I am really happy that I had the opportunity to attend this year’s Social Media Forum Europe in London. I see clearly that the event is developing and is much richer than it was 2 years ago. Just for the sake of my readers I would like to point out that it is a good conference mainly for social media marketers interested in finding out where the UK commercial market is at the moment, though from the tonality of some presentations I suspect the target audience are also people who are fairly new to the sector.
I was not sure what are going to be the areas of interest to me as the agenda looked pretty intense though, in the end, I think I navigated over to three major topics: social media measurement (as in the measurement of word of mouth around your brand) creative engagement and training.
I am not really sure how to relate to what seems to be the current narrative of word of mouth monitoring as it’s an obvious element of social media activities myself and other social media marketers have used for quite a few years now – but I am at least happy to see brands and increasingly more and more agencies actually thinking about the goals of social media activities before kicking of monitoring or setting up even the initial KPI’s. I am generally happy to hear more insightful and meaningful conversations about what brands aim to achieve through online engagement as opposed to excitement about new tools and technologies without any context (earlier impressions from this and similar events). I am a bit sceptical about agencies explaining that monitoring has to be tailored – to me it seems like an excuse to position your business as unique without sharing methodology – which in a way makes perfect sense to the speakers but it’s not really valuable for the audience. (Again it’s worth remembering that conferences – as opposed to barcamps – are designed to question current trends and raise more questions providing actual answers). I am really happy however that many strong commercial brands have taken the time to share their experience on specific case studies – we need more of those to develop the best practices. You the ee problem lies in the fact that the social media channels are indeed very useful IF you use them for relevant activities, have a strategy in place and articulate your goals. I still believe however that the more we share, the more we all understand what does work and what doesn’t for social media marketing activities.
It was great to see some familiar faces amongst speakers (@BenjaminEllis – really lovely to see you again and have a chat about your awesome Milestone Planner! It’s exactly what I need at the moment!) and share a chocolate in the press/bloggers/speakers area with them. It was also really nice to chat to some of the exhibitors. I am particularly impressed with Adam Edwards from Brandwatch who was really amazing in explaining the next stages of social media measurement in their view – we had a really nice discussion about future of wom measurement! Quite recently I was renewing my understanding of various types of social media monitoring tools so it was great to chat to someone who works behind one of those products.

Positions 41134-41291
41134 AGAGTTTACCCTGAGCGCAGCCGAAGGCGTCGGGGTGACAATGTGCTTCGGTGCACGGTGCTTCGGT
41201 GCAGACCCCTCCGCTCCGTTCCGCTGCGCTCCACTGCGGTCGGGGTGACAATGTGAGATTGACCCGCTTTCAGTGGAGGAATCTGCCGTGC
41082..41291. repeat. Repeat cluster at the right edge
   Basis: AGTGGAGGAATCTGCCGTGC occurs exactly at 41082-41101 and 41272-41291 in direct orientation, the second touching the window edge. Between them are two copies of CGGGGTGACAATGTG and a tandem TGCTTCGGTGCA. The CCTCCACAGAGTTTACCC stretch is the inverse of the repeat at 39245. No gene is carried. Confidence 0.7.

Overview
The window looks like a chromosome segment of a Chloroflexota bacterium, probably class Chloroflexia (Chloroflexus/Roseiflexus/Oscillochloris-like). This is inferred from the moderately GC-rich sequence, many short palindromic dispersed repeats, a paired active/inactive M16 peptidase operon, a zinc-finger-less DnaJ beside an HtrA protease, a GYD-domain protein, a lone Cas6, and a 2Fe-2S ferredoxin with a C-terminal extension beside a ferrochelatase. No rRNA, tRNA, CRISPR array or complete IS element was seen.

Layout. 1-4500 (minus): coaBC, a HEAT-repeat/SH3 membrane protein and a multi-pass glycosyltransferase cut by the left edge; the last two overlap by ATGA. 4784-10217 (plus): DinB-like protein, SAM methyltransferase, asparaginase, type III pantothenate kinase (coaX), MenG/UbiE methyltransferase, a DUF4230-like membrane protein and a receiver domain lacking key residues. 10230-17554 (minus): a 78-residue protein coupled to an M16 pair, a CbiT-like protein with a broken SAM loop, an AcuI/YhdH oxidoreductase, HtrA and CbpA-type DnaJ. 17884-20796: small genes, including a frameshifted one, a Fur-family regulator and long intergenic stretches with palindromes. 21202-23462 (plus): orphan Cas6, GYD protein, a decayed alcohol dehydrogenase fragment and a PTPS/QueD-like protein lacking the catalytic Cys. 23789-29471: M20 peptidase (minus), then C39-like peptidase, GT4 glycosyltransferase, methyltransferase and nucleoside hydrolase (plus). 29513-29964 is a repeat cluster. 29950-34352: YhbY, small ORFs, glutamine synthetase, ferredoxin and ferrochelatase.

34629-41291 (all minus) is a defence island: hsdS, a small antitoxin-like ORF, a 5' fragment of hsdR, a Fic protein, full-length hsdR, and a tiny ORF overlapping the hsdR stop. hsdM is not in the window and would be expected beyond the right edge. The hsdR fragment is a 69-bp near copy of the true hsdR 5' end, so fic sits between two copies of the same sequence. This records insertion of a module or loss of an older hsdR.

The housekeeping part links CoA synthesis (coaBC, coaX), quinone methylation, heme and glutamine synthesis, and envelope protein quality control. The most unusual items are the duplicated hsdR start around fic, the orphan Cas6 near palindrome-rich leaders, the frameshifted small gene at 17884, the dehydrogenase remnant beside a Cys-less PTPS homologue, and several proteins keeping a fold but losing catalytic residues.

In terms of creative engagement there was one idea that really grabbed my attention – most probably because of my coffee addiction – using physical assets (cards, bracelets) to check in to Facebook and scan your item to receive a cup of coffee (or any other drink for that matter). I like the idea and I think nonprofits could highly benefit from this activity at events – I can see great potential for brand awareness exercises. Every time your event attendee scans their card/bracelet an automated Facebook update appears on their wall – which is customised with your charity’s brand can be pretty powerful and really not so intrusive, I think). It could also be used for fundraising! So I am glad that girls from 77Agency, Joanna Matloka and Giorgia Galli talked me through the idea over a cup of great Italian espresso!
While I was listening to presentations on wom marketing I have also walked around the expo to discover than few brands (agencies, educational institutions) run social media academies or other training sessions. I think those are really useful and I am glad to see more and more people delivering them. I would like to see how they manage the social media competence of speakers – as this element of the process was not mentioned, but maybe we are not there yet.
So on overall I think it was a good event for those who are interested in basics of social media marketing in the commercial sector. Nonprofits were mentioned occasionally but I think with slight cautiousness. For a more experienced social media marketer two days might be a bit two much, but that depends on the amount of practical case studies – I think there should be more brands sharing their experience in actual campaigns then gurus evangelising about the unpredictability of social media channels as this does not lead to solutions and sounds a bit patronising. But there I think it’s a question of balance – we will always have people who talk about an industry, question trends and drive the theory but also people who get on the do the job effectively.
I would like to say thank you to the organisers for blogger pass. I think it was really worth it!